Some of my favorite moments on the golf course are playing in horse races.
If you’re like a lot of golfers, chances are you’re a little confused about what horse racing has to do with golf. But we’re not actually talking about horses on an actual race track, instead it’s a golf format that is utilized in certain events.
While you won’t see these types of tournaments on the PGA Tour, they’re very common in local events. Keep reading to learn more about this unique tournament format and learn why it’s unlike anything else in golf.
Horse Racing in Golf
I remember my first horse race like it was yesterday, even though it was in 2010. After the first day of a two-man event everyone was talking about signing up for the horse race. I had no clue what it meant but knew if I could play more golf, I was ready.
We each paid $20 and entered into the competition; it was explained to me that all groups would go out on the first hole and play holes 1, 2, 3, 8, and 9. On each hole a certain number of groups would be eliminated based on highest score until the winner was declared on the final hole (crossing the finish line).
What no one told me was that all groups played the same hole at the same time (aka no tee times). That meant nearly 20 groups of two-man teams were on the same hole so it was a slow game; not to mention tons of people watching and driving in carts.
All in all, about 100 people were watching so the pressure was 10X normal but it was also 10X more fun. We only made it a few holes but I loved the challenge and thought it was unlike anything I’ve ever experienced on the golf course.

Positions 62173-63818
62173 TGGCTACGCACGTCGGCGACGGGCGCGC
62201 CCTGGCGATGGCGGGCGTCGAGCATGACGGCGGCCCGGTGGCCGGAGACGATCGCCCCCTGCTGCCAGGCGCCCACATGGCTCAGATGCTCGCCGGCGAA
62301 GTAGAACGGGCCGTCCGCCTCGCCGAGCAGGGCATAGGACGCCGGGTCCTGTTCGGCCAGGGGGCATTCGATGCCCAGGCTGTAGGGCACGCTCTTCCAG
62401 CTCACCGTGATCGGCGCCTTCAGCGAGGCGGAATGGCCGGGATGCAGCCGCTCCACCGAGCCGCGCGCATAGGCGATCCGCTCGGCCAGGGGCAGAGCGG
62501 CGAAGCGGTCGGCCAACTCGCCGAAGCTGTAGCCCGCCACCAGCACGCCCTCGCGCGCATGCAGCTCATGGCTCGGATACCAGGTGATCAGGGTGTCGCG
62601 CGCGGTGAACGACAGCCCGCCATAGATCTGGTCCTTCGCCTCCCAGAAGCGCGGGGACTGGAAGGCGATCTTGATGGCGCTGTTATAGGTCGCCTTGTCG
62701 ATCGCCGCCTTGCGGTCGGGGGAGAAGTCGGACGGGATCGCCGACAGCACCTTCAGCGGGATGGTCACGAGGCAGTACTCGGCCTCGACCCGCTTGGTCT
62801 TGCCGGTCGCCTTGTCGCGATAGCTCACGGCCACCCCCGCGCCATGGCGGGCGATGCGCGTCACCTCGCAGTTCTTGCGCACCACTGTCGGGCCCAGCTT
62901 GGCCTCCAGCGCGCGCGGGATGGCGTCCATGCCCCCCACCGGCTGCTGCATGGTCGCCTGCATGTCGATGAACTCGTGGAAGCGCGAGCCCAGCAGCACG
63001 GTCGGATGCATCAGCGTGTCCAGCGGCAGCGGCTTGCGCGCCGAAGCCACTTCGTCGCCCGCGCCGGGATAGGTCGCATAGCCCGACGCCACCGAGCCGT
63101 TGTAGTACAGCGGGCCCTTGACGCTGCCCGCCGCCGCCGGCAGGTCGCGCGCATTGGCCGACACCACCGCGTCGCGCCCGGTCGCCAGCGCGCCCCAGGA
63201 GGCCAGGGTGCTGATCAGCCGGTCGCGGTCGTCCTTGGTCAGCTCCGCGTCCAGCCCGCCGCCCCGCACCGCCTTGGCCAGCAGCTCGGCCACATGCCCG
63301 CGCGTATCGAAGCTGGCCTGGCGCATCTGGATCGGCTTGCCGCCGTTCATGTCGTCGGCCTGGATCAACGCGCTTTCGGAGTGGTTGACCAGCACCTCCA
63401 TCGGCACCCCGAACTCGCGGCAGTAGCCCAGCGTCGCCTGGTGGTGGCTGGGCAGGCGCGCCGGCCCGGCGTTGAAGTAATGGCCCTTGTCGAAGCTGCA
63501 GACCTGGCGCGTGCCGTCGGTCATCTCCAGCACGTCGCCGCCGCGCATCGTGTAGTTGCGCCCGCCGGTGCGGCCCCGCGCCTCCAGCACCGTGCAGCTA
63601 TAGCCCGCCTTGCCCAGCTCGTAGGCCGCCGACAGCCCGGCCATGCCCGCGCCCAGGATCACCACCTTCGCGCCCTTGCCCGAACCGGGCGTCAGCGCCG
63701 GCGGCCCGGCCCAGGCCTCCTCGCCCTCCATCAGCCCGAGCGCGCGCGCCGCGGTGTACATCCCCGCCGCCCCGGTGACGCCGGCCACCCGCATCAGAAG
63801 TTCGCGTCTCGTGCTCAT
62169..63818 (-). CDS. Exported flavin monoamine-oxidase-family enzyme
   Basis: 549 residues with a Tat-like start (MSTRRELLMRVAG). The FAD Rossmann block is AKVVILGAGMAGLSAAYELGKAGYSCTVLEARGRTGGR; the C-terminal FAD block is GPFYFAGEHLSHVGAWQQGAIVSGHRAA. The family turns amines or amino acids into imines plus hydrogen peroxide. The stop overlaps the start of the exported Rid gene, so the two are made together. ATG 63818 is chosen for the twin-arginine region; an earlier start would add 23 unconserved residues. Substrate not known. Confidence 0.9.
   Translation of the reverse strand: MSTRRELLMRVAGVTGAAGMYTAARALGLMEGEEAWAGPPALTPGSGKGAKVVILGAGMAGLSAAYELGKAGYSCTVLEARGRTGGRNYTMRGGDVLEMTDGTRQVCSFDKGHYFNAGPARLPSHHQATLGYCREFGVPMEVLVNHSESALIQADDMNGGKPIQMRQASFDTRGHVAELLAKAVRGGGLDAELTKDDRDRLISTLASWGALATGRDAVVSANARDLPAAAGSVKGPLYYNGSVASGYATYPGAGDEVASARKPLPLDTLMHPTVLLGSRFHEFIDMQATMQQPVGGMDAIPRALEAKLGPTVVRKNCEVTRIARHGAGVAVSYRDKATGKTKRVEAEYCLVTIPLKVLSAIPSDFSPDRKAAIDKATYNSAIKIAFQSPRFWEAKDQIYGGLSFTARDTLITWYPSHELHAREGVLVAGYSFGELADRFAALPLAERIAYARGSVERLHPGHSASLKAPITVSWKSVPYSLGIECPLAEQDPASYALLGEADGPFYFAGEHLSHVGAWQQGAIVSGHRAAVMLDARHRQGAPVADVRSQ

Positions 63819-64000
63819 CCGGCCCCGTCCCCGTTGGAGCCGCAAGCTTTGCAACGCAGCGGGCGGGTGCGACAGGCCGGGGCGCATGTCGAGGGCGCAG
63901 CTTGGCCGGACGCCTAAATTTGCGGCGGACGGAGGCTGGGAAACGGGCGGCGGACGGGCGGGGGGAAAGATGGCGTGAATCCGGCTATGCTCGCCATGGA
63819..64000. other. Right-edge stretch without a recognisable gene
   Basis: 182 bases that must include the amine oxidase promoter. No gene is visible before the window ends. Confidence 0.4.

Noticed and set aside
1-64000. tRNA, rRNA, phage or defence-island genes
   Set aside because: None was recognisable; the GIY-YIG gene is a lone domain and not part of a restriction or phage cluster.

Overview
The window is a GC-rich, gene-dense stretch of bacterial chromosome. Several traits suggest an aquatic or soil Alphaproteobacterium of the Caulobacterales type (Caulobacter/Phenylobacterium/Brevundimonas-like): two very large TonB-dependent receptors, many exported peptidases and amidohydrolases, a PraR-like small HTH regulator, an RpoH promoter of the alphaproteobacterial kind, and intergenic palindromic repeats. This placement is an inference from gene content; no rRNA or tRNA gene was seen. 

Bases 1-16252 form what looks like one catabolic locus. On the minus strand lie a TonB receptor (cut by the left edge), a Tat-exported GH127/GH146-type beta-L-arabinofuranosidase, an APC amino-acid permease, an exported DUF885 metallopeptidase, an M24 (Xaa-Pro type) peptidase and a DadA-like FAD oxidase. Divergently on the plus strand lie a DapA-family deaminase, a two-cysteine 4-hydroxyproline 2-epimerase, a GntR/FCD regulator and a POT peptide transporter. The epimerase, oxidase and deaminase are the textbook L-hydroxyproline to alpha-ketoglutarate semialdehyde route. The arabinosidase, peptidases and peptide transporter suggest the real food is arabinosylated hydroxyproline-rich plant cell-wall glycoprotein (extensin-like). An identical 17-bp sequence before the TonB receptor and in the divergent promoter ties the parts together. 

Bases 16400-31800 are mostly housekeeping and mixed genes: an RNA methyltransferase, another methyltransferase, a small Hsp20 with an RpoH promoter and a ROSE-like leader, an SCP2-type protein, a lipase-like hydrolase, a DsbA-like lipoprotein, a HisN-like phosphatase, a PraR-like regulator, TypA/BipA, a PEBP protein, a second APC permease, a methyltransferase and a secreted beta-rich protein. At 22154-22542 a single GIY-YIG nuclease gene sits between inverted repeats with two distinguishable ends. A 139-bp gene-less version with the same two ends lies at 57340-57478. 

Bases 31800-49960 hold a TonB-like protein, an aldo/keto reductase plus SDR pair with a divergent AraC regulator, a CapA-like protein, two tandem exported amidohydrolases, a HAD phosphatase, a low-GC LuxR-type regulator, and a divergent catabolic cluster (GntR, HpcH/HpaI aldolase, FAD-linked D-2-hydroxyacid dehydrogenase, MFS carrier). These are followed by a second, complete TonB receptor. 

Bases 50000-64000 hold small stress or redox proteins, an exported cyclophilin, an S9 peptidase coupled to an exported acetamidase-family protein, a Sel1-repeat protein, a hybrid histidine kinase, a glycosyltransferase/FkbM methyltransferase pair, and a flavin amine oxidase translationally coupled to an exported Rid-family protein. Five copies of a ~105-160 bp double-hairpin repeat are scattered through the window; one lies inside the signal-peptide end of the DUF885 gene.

Horse Race Rules of Golf
As illustrated in my story, a horse race (also known as a derby or shoot out) is nothing like a normal golf tournament. It’s typically not a tournament but a golf game that is used after the round is complete.
In a horse race, all groups go out on the same hole at the same time. This can be a solo event or a 2-man event using alternate shot format.
In our case, it was an alternate shot so we strategize who should tee off on the hole. Then, if you make it to the next hole the other person tees off on even number holes.
Groups were eliminated one by one and it depends on how many teams or people sign up. The tournament director will do the math and eliminate a certain number on each hole.
For example, let’s say there are 10 teams playing a 5-hole loop. The first hole will lose three teams, the second hole will lose 2-3 teams, etc. So the final hole should only have 2-3 players or groups all playing for the lowest score.
If there are ties, there is typically a chipping or putting contest to advance to the next hole. In our event it was a chip off and other teams couldn’t watch to see how close it ended up to the hole. Then the tournament director would measure and the closest team(s) of golfers would move on.
Another big difference is that the team or person closest to the hole putts first unlike regular rules, which is opposite of normal golf. Finally, a winner is determined on the last hole via low score or chip off (or some might play extra holes).
The event might also pay out to second or third place as well. It’s usually an exciting finish as cash is on the line and a ton of people are watching.
Additionally, it’s common for a horse race to happen after a full round of 18 holes. It’s usually an extension of the round, not the full round of golf itself.
However, there are some tournaments that are 100% horse race based. In these events, the horse race is the actual tournament; 19 golfers will tee off on the same hole and the player with the highest scores on the hole is eliminated. They do a chipping or putting contest if there is a high score tie while the remaining players advance.